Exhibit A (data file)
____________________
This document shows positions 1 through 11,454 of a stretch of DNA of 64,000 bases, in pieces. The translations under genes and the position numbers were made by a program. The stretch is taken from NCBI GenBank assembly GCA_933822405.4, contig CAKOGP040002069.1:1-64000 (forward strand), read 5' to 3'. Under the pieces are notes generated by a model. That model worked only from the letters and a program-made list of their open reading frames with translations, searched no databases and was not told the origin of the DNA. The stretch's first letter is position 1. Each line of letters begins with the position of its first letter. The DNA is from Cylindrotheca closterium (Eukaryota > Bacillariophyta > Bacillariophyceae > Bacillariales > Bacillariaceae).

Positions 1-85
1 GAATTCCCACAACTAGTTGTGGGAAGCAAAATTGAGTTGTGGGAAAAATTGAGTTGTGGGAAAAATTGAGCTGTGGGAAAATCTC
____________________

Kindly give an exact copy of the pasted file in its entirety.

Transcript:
This document shows positions 1 through 11,454 of a stretch of DNA of 64,000 bases, in pieces. The translations under genes and the position numbers were made by a program. The stretch is taken from NCBI GenBank assembly GCA_933822405.4, contig CAKOGP040002069.1:1-64000 (forward strand), read 5' to 3'. Under the pieces are notes generated by a model. That model worked only from the letters and a program-made list of their open reading frames with translations, searched no databases and was not told the origin of the DNA. The stretch's first letter is position 1. Each line of letters begins with the position of its first letter. The DNA is from Cylindrotheca closterium (Eukaryota > Bacillariophyta > Bacillariophyceae > Bacillariales > Bacillariaceae).

Positions 1-85
1 GAATTCCCACAACTAGTTGTGGGAAGCAAAATTGAGTTGTGGGAAAAATTGAGTTGTGGGAAAAATTGAGCTGTGGGAAAATCTC